In January I booked my flight using frequent flier miles we had been saving up for a rainy day. (The retreat was in Seattle, I take that as a sign from up above for many reasons, rain being one.) I decided to take an early flight out on Thursday before the retreat, in order to give myself an entire day and a half to settle in and adjust somewhat to the 3-hour time change before the retreat officially started on Friday evening. That proved to be one of the best decisions I made in booking the trip. I had a great flight out to Seattle from DC, and enjoyed the next 24 hours relaxing, exploring the resort, and writing while listening to Ed Sheeran’s new album on repeat before the rest of the retreat-goers arrived on Friday night at 5:30pm.


Then it got wild.


Here are my Ten Reason’s I’m Thankful I Went to Wild Mountain:

10. A mountain resort set withing the picturesque and uber-relaxing Cascades Mountains. I seriously was in complete awe of the beauty that surrounded us the entire weekend. From the snow-capped mountains to the bubbling waterfall with it’s soothing melody. It was the perfect setting for writing, reading, and learning.

9. The food was simply incredible. Top-of-the-line gourmet, organic, fresh and delicious. I fed my body just as well as I fed my writer’s soul last weekend.

8. A break from the reality and stress of everyday life. I packed for an adventure, and it was one heck of a ride from start to finish. I’m still glowing from the whole of it all.

7. Community. From the moment I met my roommate, Natalie, to the last hug goodbye at the airport, for forty-eight hours I was wrapped in a sense of comfort knowing that I was surrounded by my people. My tribe, as I like to call them. Writers who write and who truthfully share their stories for the greater good of people who read them.

6. Hands-on instruction from rock-star authors who so generously and passionately offered up their best knowledge on the craft of memoir writing. Techniques, tips, and tidbits of advice were wrapped with gorgeous bows for us. I am so very grateful to Ariel Gore, Candace Walsh, Suzanne Finnamore, and Theo Pauline Nestor (and Scott, for encouraging her to just go for it and host the retreat) for making the magic happen. Sitting next to Cheryl Strayed after her keynote address (written specifically for us) was a dream come true. She took her time in signing my three books and gave me a hug at the end. She is so amazing. My favorite piece of wisdom from her talk was to write until you find the bigger picture. I learned that I need to find a universal thread for my memoir in order to make it a book which many people will want to read. I’m happy to report that I think I found that universal thread during Theo’s two classes and I can’t wait to start sewing my story together with it.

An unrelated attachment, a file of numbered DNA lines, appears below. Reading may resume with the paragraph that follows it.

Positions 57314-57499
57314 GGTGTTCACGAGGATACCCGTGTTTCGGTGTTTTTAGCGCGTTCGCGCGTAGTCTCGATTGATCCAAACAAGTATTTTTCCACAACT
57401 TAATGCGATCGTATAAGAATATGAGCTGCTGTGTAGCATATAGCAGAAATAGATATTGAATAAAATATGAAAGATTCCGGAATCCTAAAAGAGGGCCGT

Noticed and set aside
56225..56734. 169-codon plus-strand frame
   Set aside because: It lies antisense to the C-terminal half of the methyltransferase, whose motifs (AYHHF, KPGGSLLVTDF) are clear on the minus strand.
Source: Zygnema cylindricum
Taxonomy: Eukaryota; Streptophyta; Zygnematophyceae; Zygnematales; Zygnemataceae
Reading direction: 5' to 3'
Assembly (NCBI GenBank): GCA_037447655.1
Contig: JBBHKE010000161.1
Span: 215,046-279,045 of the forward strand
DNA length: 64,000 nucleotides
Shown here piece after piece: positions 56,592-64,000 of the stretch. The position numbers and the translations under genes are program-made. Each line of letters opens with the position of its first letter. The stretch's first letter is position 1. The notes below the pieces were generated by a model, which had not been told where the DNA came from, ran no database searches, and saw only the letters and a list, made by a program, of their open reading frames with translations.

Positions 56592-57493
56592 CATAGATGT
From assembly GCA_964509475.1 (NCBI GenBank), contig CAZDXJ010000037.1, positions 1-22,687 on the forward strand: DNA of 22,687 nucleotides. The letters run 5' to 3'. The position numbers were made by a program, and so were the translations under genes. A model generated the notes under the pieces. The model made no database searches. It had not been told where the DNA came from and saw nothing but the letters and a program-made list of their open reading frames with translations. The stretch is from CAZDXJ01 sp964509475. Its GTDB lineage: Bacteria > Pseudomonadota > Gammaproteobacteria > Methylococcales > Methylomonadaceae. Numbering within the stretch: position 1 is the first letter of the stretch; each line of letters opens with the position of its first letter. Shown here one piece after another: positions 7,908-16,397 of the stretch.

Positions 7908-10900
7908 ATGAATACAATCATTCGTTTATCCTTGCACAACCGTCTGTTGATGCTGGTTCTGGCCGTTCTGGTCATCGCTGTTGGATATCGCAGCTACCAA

5. Meeting a blogger who I deeply admire and respect. The witty and beautiful Ann Imig won the 6-word memoir contest and received a scholarship to attend the conference. Ann is the brainchild behind Listen To Your Mother, “a national of live readings by local writers in celebration of Mother’s Day,” which was born in her hometown of Madison, Wisconsin, and has grown to 24 cities this year. I was so honored to have met and gotten to know her over the weekend and am now privileged to call her a friend.

4. Feeling like I was back in college again. The resort had a cabin set-up, and each cabin had between one to four beds, so we were grouped based on the package we selected. I chose a room with one roommate and was so perfectly matched with Nat, who ended up becoming my best friend at the retreat solely based on the fact that she and I just “clicked“. On Saturday afternoon, she wrote in our free time, and ended up reading me what she wrote, to which I promptly replied, “Nat, that’s your first blog post right there.” We spent the rest of the break before dinner creating her very own blog, It Will Never Happen 2 Me, and then went to the bar for a celebratory drink. So fun to be a blog instructor for a few hours.

3. Cheaper than an MFA. I think I heard this phrase mentioned more than once during the retreat. I’m pretty happy about that right there, given my love of a good deal and my admitted regret to having wished I studied Creative Writing as an undergrad.

2. I left the retreat emotionally and physically exhausted, and yet, I was more energized and inspired than ever before. I couldn’t wait to get home to start writing again, to apply all of the incredible things I learned. I even wrote on the red-eye home because I was so uncomfortable in that damn window seat. Some of it is actually usable material, which is surprisingly fantastic.

1. New friends. I gained an unbelievable community of like-minded, highly intelligent, encouraging, fun-loving people. We’re blowing up Facebook these days, if you haven’t noticed. And I’m sure it’ll continue. We’re serious writers and we’re keeping in touch. I can’t wait until we all get published and get to have a Wild Mountain reunion to celebrate all of our accomplishments.